If you want to decrease your weight, protect your cardiovascular health, reduce your chances of diabetes, and improve your all-around health, one way to do so is to eat a ketogenic (keto) diet.
But if you are a beginner with keto, you might wonder just how low you will need to drop your carbohydrate consumption in order to actually be eating keto.
In this article, I will teach you about the keto carb limit.
But I will also put this in perspective of a looser limit which you can follow for a diet which is low-carb, but not ketogenic.
That way, you have some different options to consider. Let’s get started.
150 Grams of Carbs Per Day: Low-Carb, But Not Keto
First of all, it is important to note that there is a difference between a low-carb diet and a keto diet.
All keto diets are low-carb diets, but not all low-carb diets qualify as keto diets.
Whether a diet is keto or not depends on whether it allows you to reach and maintain the state of ketosis, which you can learn about in the next section.
This requires you to eat a very low-carb diet, rather than just a low-carb diet.
You may achieve additional benefits if you achieve ketosis, but even if you are just eating a low-carb diet, it can still have great benefits for your health.
All you need to do to be eating a low-carb diet is to ensure that you are eating no more than around 150 grams of carbs per day.
You will discover that this actually is not too difficult to accomplish with a bit of forward planning, and still gives you a fair amount of flexibility in your daily diet.
Again, if you are eating 100 or 150 grams of carbs per day, you will not reach ketosis, but you should see vast improvements over a high-carbohydrate diet.
Key Point: If you are eating 150 or fewer grams of carbohydrates per day, you are eating a low-carb diet. But you need to be eating a very low-carb diet to be eating keto.
What is Ketosis?
You probably grew up eating a large amount of carbohydrates everyday as per the “food pyramid.” That means that you are used to fueling your body primarily with glucose.
The reality is that this is not the ideal, healthy way for the human body to function. In actuality, we seem to do better when we are deriving the majority of our fuel from fat.
But our bodies burn carbohydrates first by default when we are eating a lot of them. The only way to switch over to burning fat primarily instead is to limit our carbohydrate intake significantly.
So, when you restrict your carbs sufficiently, your body enters a different metabolic state called “ketosis.”
When you are ketogenic, you are primarily burning fat for fuel instead of glucose.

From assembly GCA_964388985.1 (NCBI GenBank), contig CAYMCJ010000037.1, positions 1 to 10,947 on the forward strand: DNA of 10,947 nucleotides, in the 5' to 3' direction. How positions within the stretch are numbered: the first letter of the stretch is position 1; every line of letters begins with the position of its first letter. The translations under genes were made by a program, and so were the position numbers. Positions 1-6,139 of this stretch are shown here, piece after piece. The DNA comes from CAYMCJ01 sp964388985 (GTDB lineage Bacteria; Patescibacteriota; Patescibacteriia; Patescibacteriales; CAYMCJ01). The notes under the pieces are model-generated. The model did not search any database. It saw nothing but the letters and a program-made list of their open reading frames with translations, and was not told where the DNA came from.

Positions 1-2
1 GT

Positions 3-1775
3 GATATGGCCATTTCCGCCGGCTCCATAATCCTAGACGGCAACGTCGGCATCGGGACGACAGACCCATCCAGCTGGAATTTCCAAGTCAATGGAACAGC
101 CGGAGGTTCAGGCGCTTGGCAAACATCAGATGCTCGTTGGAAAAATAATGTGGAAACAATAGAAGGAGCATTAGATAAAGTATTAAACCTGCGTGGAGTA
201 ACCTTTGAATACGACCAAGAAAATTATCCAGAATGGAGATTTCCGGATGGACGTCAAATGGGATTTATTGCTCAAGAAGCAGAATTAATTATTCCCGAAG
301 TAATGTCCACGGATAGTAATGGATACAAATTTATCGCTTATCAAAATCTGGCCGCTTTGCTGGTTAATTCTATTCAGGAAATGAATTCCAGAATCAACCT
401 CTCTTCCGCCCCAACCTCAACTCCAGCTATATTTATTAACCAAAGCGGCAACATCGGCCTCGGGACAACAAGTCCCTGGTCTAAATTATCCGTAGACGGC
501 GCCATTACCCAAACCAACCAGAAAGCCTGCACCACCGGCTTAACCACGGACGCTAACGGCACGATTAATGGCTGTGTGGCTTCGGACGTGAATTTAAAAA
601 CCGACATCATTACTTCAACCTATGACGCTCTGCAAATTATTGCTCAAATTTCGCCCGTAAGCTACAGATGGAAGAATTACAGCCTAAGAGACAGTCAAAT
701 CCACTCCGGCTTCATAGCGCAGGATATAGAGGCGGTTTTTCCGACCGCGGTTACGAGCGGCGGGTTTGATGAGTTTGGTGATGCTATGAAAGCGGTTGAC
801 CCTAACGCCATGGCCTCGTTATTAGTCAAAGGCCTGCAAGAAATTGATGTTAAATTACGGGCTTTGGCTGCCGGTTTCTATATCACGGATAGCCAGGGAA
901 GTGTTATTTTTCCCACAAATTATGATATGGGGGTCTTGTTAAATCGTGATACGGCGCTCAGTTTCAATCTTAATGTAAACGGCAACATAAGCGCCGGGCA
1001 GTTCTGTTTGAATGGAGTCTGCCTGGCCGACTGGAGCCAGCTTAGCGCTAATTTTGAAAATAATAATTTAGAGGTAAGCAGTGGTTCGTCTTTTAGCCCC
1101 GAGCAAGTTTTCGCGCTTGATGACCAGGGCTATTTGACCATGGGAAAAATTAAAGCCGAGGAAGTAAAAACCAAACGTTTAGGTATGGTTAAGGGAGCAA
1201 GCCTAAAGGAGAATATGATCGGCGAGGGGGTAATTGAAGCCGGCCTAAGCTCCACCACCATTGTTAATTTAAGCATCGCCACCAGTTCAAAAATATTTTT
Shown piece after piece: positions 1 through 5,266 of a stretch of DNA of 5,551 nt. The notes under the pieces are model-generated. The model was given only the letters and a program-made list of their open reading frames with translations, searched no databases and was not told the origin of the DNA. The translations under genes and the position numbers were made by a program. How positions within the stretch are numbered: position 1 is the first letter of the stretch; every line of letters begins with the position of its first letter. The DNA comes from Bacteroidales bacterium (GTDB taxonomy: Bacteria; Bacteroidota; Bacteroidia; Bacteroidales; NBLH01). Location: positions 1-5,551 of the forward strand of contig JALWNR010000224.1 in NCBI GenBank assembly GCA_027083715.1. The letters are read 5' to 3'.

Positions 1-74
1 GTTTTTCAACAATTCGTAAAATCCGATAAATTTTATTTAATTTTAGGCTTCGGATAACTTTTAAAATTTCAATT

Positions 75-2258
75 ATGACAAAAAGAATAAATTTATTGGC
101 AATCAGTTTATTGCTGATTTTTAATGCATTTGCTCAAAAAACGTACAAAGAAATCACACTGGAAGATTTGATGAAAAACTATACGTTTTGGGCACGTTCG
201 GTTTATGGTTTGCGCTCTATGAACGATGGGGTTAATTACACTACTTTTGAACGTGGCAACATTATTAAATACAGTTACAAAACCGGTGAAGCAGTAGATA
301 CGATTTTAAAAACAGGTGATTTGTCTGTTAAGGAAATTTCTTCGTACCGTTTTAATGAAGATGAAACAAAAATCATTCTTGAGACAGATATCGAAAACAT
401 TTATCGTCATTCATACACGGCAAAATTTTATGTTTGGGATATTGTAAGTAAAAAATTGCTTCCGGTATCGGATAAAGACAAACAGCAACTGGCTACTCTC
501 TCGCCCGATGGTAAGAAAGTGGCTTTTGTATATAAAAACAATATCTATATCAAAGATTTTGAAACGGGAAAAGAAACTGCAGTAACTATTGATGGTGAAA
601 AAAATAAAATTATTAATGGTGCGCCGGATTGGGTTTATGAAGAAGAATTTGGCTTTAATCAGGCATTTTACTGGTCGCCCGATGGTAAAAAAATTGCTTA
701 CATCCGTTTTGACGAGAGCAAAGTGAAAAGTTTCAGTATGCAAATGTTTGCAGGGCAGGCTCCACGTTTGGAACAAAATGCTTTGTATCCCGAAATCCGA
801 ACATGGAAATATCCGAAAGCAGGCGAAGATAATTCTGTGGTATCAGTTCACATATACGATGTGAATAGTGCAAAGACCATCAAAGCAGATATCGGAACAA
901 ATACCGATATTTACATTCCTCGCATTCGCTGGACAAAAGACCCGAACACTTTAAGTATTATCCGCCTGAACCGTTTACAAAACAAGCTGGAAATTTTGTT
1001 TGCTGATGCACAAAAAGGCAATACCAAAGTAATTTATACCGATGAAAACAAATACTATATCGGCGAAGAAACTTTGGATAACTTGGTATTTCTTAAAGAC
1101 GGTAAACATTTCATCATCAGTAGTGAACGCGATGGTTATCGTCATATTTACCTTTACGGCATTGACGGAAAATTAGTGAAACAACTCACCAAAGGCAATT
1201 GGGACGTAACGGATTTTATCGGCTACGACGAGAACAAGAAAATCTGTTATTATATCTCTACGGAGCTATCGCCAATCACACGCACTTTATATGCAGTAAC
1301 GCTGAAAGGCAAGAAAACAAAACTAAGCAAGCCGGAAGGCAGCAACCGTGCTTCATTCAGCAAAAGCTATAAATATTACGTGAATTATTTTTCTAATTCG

If you are wondering what is going on inside your body when you enter a ketogenic state, it begins with your insulin levels declining.
This triggers the release of fatty acids, which are oxidized when they reach your liver, resulting in their conversion into ketones.
It is actually these ketones which you burn for fuel.
Key Point: Ketosis is a state where you burn primarily fat for energy rather than glucose. You can only reach it by severely limiting your carbs.
Keto Carb Limit: 50 Grams of Carbs
If you want to reach ketosis, how low do you need to drop your carbohydrate consumption?
150 grams of carbs per day won’t do it, nor will 100.
But around 20-50 grams of carbohydrates per day should get you there.
Obviously, this will be more challenging to achieve than a drop to 150. But it something you should be able to ease into and adapt to.
Key Point: If you want to reach ketosis, you can eat no more than 50 grams of carbs on a keto diet.
Should You Aim for Low-Carb or Keto?
If you want to maximize your low-carb diet benefits, you should aim for ketosis.
But if that imposes particular challenges for you to the point where you believe that you will most likely give up, consider aiming for a low-carb diet instead of a keto diet. The best goal is one you can succeed at.
Plus, after you get used to eating a low-carb diet, the idea of transitioning to a fully keto diet may be easier.
Tips and Tricks for Success
- Plan ahead, and you can enjoy the occasional high-carb treat. Allowing yourself the occasional cheat food may help you maintain your discipline by giving you a break. You will just need to make sure everything else you eat on those days contains the absolute minimum of carbs.
- Consider focusing on net carbs. That is total carbs minus fiber. There are different views on which is more important when counting carbs for keto.
- Get lots of electrolytes and water when you start. This will ease your transition into ketosis, making “low-carb flu” less likely or at least less intense.
- Adapt your favorite recipes. Instead of giving up the recipes you love, consider simply adjusting your favorite dishes. Change the proportions of ingredients or replace ingredients which are high in carbs.
- Eat fat and lots of it. If you want to stay full and have lots of energy, eat a diet high in fat. No, this will not cause you to gain weight. Actually, with a high-fat, low-carb diet, you can lose weight more rapidly than you can on a fat-restricted diet.
- Ask for substitutions at restaurants. You can still eat out on a keto diet, but you may need to ask for substitutions for side dishes and skip bread on sandwiches.
50 Grams Per Day is the Keto Carb Limit
Now you know the difference between a low-carb diet and a very-low carb keto diet. If you can drop to 150 grams of carbs per day or lower, you will be on a low-carb diet. You will not be eating a keto diet until you drop to 50 grams of daily carbs or less. Whichever you pursue, you will be making a good decision for your health.